Gorilla paints gorilla
A young gorilla at a Devon zoo has hand-painted a gorilla sculpture.
The 9-year-old Western lowland gorilla named N’Dowe (pronounced Endovay) was given the chance to express his creativity by keepers at Paignton Zoo.
The result is a unique piece of three-dimensional art that will be auctioned to raise money for gorilla conservation. Paignton Zoo Curator of Mammals Neil Bemment said: “This might be the first gorilla sculpture ever painted by a real live gorilla!”
Paignton Zoo, a registered charity, is celebrating its 90th birthday with The Great Gorilla Project (www.greatgorillas.org.uk), a year-long public engagement and community art event. Life-size fibre glass gorilla sculptures are being sponsored by businesses and community groups, painted in original designs by specially-commissioned artists and displayed in public, creating a unique art trail around Torbay and Exeter.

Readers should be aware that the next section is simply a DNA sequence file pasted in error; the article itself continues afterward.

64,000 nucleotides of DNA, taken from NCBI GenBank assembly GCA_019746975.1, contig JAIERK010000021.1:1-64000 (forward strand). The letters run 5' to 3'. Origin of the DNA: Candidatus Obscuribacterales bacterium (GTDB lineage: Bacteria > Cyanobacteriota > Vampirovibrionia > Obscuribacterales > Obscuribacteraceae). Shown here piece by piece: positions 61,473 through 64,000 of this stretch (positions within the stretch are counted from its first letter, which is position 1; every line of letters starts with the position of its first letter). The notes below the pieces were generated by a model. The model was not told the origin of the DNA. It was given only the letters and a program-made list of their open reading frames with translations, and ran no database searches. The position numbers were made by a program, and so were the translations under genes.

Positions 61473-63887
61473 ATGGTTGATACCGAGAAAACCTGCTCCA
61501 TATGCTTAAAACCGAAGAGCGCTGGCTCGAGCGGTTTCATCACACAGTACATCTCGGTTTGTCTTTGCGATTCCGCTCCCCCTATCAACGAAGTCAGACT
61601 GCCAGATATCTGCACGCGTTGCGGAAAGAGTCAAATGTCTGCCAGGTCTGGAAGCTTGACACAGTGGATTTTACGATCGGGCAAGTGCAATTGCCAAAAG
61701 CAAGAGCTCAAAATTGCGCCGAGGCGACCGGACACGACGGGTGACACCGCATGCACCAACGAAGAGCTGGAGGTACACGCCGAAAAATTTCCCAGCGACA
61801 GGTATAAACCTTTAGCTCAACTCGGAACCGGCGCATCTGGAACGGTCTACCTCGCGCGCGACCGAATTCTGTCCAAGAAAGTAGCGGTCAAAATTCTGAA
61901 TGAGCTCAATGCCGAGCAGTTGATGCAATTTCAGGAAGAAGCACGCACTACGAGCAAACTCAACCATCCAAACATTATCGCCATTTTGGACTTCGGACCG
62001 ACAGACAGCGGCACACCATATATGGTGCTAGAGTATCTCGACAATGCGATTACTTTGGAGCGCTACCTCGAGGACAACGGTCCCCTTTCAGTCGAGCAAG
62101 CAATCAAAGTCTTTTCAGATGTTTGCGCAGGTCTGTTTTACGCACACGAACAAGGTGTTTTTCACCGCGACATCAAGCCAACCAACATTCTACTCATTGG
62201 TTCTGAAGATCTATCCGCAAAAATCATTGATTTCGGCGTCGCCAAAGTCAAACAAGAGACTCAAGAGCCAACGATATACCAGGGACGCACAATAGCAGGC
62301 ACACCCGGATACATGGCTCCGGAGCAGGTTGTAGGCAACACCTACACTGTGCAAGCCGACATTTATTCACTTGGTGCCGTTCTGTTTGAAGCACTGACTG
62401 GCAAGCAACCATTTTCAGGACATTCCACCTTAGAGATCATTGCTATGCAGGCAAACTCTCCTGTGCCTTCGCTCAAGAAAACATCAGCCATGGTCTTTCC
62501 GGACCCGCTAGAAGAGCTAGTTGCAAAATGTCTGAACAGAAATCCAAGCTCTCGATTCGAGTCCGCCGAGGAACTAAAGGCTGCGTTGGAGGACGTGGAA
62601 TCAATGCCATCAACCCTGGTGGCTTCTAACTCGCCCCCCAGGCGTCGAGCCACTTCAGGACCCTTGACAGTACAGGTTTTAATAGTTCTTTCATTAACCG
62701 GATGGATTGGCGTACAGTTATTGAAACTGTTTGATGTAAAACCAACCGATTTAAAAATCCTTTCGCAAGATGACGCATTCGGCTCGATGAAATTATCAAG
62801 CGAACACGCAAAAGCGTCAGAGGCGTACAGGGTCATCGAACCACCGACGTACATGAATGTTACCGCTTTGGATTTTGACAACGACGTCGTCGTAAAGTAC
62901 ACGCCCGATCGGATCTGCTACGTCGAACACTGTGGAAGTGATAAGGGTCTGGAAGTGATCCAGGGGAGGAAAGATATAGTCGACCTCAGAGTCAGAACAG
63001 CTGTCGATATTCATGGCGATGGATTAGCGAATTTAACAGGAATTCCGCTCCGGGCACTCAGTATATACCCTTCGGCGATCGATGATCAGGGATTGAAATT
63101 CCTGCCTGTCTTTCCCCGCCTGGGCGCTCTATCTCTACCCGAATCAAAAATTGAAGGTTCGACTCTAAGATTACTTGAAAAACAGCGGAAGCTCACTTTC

The model painted by N’Dowe stands at 38cm tall and 76cm long. Child-friendly paint was used, but N’Dowe rejected brushes in favour of fingers and occasionally his lips. Senior keeper Craig Gilchrist said: “He was inspired by the promise of grapes!”
Artists across the country will be starting work on their own Great Gorillas in the next few weeks.
It’s not the first time N’Dowe has tried his hand at art. In 2011 he produced several canvases that were auctioned to raise money for gorilla conservation.
Paignton Zoo is home to six male lowland gorillas - 30 year old Pertinax, and Kivu who are 10; and N’Dowe and Matadi who are both 9. Kumbuka, a 15 year-old silver back, is due to move to a new breeding group at London Zoo in the near future.